Lately I’ve been designing and writting a serialization system for the CUBOS. game engine. I had the following goals in mind:
- keep it simple: the goal isn’t to implement deep serialization, but to have a ‘predictable’ (de)serializer which would be easy to use but not too hard to develop.
- make it as generic as possible: serializing to raw binary data, to JSON or to YAML should be the same and require as little extra effort as possible.
- make it flexible: objects may require extra context to be (de)serialized, and providing this context should be easy.
- stream agnostic: the (de)serializer shouldn’t care about where the data is coming from/going to.
Making the (de)serializer stream agnostic meant that I needed an abstract stream class, which provided the interface required for reading and writing data. I considered using the C++ STL streams, but I wanted to implement my own streams later on (compressed streams for example) and the STL is too hard/obscure to extend. This plus the fact that implementing a tiny streams library seemed fun pushed me down the I’ll do it myself route.
So, I studied some stream libraries (including STL) and decided that the
class should provide the following abstract methods:
read(data, size): reads data from the stream, and returns the number of bytes actually read.
write(data, size): writes data to the stream, and returns the number of bytes actually written.
tell(): returns the current position in the stream.
seek(offset, origin): seeks to a position in the stream.
eof(): used to check if there’s no more data to read from the stream.
peek(): used to read the next byte of the stream without removing it.
Although these methods are technically sufficient and you can perfectly
implement a binary serializer with them, any kind of text processing required
in, for example, a JSON serializer, would be very painful to implement. To solve
this, I wrote some utility methods in the
Stream class such as
readUntil, which called the other abstract methods.
I also wrote two implementations of this
StdStream is just a wrapper around a
stdio.h, which allows me to write to files and, for example,
stdout, with my
BufferStream is used to write data to/read data from a buffer.
Now that I had streams ready to be used, delving into actual serialization was
next. I decided to split the serialization functionality into two classes:
Deserializer. It doesn’t make sense to serialize and
deserialize from the same stream at the same time, and the classes would become
too large. Both the
Serializer and the
Deserializer are associated to a
stream when constructed, and write to/read from that stream exclusively.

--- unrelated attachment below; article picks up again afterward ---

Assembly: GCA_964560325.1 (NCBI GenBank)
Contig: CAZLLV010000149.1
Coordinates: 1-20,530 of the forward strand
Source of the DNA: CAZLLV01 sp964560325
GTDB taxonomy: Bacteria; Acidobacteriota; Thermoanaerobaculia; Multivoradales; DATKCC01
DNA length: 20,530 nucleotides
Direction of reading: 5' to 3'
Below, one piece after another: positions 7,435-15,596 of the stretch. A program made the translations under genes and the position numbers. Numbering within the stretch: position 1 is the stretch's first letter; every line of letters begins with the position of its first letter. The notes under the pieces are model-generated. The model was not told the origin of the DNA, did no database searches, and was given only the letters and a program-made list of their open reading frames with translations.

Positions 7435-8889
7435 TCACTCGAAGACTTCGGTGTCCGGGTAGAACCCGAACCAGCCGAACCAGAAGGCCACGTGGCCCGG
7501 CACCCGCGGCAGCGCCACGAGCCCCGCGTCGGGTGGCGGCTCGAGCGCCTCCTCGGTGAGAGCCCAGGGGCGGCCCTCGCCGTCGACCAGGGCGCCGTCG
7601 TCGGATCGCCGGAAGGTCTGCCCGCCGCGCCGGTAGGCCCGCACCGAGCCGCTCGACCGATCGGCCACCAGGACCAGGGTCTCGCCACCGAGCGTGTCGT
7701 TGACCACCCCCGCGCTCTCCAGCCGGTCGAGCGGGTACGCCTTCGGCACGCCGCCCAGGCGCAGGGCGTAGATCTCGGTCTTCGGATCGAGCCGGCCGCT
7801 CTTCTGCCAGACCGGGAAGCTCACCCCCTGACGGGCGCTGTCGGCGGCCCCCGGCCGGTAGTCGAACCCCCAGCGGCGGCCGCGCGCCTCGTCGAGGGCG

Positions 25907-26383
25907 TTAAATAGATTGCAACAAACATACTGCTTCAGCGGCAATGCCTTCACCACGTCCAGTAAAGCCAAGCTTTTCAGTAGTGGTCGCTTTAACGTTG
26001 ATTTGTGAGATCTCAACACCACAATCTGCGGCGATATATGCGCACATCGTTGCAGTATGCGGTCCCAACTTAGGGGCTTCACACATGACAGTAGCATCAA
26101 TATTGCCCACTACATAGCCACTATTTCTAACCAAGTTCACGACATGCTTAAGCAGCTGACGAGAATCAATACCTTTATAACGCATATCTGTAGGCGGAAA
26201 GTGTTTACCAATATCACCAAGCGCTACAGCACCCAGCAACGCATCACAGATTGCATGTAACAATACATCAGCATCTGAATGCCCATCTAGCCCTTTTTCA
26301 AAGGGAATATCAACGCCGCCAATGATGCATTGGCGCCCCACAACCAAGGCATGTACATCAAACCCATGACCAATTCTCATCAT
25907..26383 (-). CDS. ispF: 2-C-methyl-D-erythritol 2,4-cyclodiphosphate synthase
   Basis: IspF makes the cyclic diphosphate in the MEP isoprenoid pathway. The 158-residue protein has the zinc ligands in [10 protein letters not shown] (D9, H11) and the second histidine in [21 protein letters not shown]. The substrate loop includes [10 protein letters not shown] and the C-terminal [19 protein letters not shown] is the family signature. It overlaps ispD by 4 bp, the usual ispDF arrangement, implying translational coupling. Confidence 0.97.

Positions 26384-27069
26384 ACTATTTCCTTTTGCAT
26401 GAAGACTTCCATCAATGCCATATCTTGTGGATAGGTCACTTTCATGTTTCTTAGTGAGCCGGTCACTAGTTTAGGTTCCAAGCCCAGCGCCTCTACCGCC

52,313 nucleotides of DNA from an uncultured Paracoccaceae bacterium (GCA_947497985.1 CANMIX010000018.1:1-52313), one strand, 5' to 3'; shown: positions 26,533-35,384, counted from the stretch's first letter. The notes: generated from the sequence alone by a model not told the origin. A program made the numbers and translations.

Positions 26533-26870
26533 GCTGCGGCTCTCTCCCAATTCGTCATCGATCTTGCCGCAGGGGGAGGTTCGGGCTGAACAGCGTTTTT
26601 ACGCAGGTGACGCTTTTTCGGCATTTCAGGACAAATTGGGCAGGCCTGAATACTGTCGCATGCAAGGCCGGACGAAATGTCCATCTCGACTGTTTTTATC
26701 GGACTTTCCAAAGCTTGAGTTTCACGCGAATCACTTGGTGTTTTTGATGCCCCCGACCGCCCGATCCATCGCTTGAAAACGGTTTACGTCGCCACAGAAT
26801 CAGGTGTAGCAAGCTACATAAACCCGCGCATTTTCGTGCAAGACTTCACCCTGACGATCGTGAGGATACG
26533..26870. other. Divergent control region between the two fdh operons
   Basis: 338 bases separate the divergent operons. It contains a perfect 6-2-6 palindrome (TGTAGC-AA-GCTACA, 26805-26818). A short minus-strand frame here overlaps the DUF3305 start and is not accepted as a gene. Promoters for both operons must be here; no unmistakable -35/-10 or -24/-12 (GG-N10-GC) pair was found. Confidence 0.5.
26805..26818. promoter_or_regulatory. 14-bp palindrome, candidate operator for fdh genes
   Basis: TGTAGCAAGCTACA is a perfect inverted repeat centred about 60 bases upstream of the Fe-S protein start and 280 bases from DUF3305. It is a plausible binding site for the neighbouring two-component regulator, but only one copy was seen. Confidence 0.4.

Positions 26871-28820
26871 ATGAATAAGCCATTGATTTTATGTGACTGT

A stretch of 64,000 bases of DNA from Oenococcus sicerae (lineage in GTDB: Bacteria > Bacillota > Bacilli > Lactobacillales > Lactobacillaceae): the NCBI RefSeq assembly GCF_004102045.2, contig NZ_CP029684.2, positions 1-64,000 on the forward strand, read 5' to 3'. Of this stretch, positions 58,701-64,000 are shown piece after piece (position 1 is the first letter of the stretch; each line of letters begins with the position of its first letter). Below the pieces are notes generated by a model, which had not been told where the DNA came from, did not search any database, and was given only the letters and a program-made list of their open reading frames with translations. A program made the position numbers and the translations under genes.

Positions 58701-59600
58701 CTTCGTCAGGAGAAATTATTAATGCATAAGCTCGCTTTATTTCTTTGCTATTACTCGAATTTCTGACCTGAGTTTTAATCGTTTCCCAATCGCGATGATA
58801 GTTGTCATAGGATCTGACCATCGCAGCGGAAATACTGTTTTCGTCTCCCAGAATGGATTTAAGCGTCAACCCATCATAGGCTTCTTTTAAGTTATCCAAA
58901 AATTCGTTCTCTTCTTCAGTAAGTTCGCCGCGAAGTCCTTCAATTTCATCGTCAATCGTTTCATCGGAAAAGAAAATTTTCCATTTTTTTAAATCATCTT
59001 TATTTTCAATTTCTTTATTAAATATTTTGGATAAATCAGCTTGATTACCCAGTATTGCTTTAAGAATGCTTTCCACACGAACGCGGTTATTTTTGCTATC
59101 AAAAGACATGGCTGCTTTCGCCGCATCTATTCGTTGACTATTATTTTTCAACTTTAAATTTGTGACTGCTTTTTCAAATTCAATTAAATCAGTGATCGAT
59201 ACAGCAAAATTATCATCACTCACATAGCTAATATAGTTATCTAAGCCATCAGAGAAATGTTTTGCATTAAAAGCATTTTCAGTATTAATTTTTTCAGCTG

Serializer class contains abstract methods for writing trivial types (eg:
double), and also strings. The same goes for the
but for reading instead of writting.
This seems okay, but there’s one problem: this would be sufficient for sequential binary data serialization, but, how would the values be serialized to, for example, JSON?
In order to solve this, I added a
name argument to every
write function on
Serializer class. This way, I could set names for the fields while
serializing. How would you differentiate between diffent objects then? I decided
to add a
beginObject(name) and a
endObject(), both abstract methods. This
Serializer knows how to group the values being written into objects.
I also added a
endObject() to the
Still, this approach wasn’t perfect: what if I didn’t know the number of values
I would be serializing/deserializing? This would be a problem while trying to
deserialize arrays and dictionaries. My solution was to add the
beginDictionary(length, name) and
endDictionary() abstract methods to the
Serializer. I added the equivalent
methods to the
Deserializer, but, instead of passing the length, the length
of current array/dictionary is returned. The dictionary ‘mode’ assumes that
values will be written in ‘key value’ order.
These new methods allowed me to implement methods such as
write(map) and the equivalent deserialization methods. Here
is an example of how you could use the serializer and deserializer as it is:
Serializer* s = ...; s->beginObject("npc1"); s->write("John", "name"); s->write(43, "age"); s->write(75.6, "weight"); s->beginDictionary(2, "inventory"); s->write("apple"); s->write(3); s->write("sword"); s->write(1); s->endDictionary(); // If you have a std::unordered_map, you also just // write it directly: // s->write(map, "inventory"); s->endObject();
Deserializer* s = ...; std::string name; int age; double weight; std::unordered_map<std::string, int> inventory; s->beginObject(); s->read(name); s->read(age); s->read(weight); s->read(inventory); s->endObject();
In the next post I will write about how I implemented the serialization methods on serializable/deserializable types, and how context is passed to them. We still need to provide an actual Serializer/Deserializer implementation, since right now we have only still defined abstract classes.